'One world is coming to an end. Our lives have a new beginning'

On The Streets
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The Independent Online

Belgrade was a city in triumph last night. Brass bands played in the streets, and drivers sounded their horns as they weaved their way through the exuberant crowds, many thousands strong, preparing to spend the night revelling in their victory over Mr Milosevic and his tyranny.

Belgrade was a city in triumph last night. Brass bands played in the streets, and drivers sounded their horns as they weaved their way through the exuberant crowds, many thousands strong, preparing to spend the night revelling in their victory over Mr Milosevic and his tyranny.

There was no fear, only relief and a lot of excitement, as groups of people retold the momentous events of a day that will mark their lives forever.

In their words and in the feelings of many, Slobodan Milosevic is history. Because Belgrade is Serbia, and the better part of Serbia was in Belgrade yesterday.

The Serbian people wanted to prove, once and for all, that they knew, despite all the lies thrown in their faces, that Vojislav Kostunica was the man they had elected for president.

By mid-afternoon, the square in front of the federal parliament building was packed with more than 200,000 people. But still thousands kept coming - from all possible directions, from all the nearby parks, alleys and small streets. They had heard that Mr Kostunica was to address the rally.

During my five-block walk to the square, I met friends, neighbours, and local shopkeepers. Their shops were closed, everyone was rushing to the rally.

At the packed square, there were islands of parked buses, with registration plates from all over Serbia. Young people sat on top, chanting: "Save Serbia, and kill yourself Slobodan." Some were in trees, waving Serbian flags. A military helicopter flew over our heads.

Zarko Korac, one of the opposition leaders, told me he was afraid of what the regime might do. "Could they go against all these people?" he asked. I was not sure about my answer. We promised to meet after the rally.

I tried to move further through the crowd, I heard shots from the direction of the entrance to the parliament, where waves of people were climbing the wide stairs. White smoke! In a matter of seconds, a stampede began in all directions. Burning in the throat, mouth, eyes - tear gas everywhere.

Gathering my courage in a nearby street, crying my eyes out, I heard a cacophony of voices and ran for safety.

Thirty or 40 minutes later, I was back in the same place. A ground floor curtain seemed to be on fire. Was the parliament burning? The glass in the main door was smashed, apparently by hurled stones. I heard people say that the police had withdrawn through the back door and left.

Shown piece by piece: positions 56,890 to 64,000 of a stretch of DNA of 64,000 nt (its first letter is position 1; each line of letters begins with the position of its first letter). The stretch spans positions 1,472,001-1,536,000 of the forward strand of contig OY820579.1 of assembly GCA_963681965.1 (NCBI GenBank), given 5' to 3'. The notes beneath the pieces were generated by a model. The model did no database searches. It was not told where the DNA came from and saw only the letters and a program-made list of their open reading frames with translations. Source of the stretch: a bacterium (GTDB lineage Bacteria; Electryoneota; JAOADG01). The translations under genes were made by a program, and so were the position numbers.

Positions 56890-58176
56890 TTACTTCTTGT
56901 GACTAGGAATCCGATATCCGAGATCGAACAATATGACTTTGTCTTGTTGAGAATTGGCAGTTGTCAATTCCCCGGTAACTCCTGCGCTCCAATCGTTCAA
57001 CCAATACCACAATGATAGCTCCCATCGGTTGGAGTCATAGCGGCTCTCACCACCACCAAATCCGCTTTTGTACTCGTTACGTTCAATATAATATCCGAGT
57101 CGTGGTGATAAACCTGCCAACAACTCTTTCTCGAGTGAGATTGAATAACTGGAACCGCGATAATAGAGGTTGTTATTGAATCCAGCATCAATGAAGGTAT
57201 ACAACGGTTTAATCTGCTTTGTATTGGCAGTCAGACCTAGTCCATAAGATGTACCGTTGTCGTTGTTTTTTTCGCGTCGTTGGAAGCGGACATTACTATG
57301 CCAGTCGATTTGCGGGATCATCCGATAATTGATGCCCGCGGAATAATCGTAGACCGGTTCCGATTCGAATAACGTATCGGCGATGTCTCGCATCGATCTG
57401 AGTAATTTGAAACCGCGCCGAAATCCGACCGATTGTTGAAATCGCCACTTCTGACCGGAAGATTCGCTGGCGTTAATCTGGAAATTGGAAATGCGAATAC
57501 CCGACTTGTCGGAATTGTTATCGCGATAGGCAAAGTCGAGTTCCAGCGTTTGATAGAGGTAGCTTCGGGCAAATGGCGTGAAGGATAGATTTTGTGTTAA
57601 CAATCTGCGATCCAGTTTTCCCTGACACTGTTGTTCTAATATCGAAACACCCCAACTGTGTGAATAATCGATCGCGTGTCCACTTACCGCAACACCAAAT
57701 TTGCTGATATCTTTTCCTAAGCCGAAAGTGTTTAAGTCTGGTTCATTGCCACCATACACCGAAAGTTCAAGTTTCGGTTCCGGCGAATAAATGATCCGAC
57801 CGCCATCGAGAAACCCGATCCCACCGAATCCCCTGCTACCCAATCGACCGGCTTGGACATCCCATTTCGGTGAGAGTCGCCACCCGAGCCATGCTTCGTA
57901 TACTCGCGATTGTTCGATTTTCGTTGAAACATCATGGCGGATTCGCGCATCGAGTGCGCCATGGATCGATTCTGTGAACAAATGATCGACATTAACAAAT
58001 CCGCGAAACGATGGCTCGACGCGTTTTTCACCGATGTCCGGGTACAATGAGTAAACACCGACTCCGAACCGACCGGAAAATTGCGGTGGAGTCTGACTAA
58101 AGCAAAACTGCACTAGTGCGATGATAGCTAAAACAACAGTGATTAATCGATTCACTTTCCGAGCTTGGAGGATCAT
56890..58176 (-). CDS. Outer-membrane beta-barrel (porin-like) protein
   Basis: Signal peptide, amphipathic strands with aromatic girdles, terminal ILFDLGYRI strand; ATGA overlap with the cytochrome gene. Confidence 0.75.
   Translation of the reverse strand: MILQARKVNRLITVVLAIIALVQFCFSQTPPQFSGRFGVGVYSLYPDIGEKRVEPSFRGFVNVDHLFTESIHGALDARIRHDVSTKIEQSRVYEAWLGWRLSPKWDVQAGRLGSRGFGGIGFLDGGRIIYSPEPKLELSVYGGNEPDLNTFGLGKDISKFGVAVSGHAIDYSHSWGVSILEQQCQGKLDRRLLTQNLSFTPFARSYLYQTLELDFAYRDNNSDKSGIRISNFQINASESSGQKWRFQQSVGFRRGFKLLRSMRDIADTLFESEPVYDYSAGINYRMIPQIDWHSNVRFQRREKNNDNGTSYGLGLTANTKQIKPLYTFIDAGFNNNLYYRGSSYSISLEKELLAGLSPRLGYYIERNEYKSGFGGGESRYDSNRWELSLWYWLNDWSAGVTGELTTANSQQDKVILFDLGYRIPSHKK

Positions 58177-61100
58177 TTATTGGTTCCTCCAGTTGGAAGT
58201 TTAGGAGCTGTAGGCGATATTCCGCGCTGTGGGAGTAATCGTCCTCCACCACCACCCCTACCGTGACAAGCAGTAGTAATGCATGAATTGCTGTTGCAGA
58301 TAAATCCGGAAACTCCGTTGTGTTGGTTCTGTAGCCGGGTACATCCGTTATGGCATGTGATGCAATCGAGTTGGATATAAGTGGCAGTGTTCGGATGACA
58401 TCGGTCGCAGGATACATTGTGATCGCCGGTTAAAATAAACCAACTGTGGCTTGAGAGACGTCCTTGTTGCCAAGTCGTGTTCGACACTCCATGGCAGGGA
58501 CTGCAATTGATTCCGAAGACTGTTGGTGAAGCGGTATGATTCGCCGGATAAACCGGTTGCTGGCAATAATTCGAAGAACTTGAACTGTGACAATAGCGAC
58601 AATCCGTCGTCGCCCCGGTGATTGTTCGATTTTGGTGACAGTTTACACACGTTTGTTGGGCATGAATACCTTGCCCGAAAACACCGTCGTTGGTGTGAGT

On Takovska Street, next to the parliament building, and close to the headquarters of the notorious Radio Television of Serbia (RTS), it looked as if a mechanical digger was heading down the hill. There was no way through there; it looked too dangerous, people were running down the street, after the excavator. Shots rang out and I hurried home.

There, listening to Radio Index, I heard that the RTS building had been set on fire by protesters.

I went back into the street. Close by, I met a fellow journalist, his eyes red with tear gas and wide in disbelief.

The police have left RTS through the back door, he said. The building is empty, two floors are on fire ... Protesters met the police in the back alley. Some policemen held their hands up, others took their helmets and bulletproof vests off ... They all unloaded their weapons.

Women had been crying, my colleague said. Policemen told them "Don't worry ... we won't go against you. You're our own people."

Back home, again, it was still only 5.15pm ... Within another 15 minutes, all three state-controlled television channels were off the air. New faces appeared on the notorious TV Politika, saying "This is the liberated TV Politika". A familiar face appeared on another channel, Studio BTV, saying: "We call on all our old colleagues to come here and join us in making free programmes."

The phone rang and a friend told me that Radio B92, a victim of the Milosevic regime, was back on the air as an independent station. I could hardly believe my eyes and ears.

On my television screen I saw the words "This is the programme of the new Radio Television of Serbia. Please be patient until we start the transmission".

We had expected this day to come, yet it all seemed shockingly quick. In the space of a few short hours, our lives were about to begin afresh.

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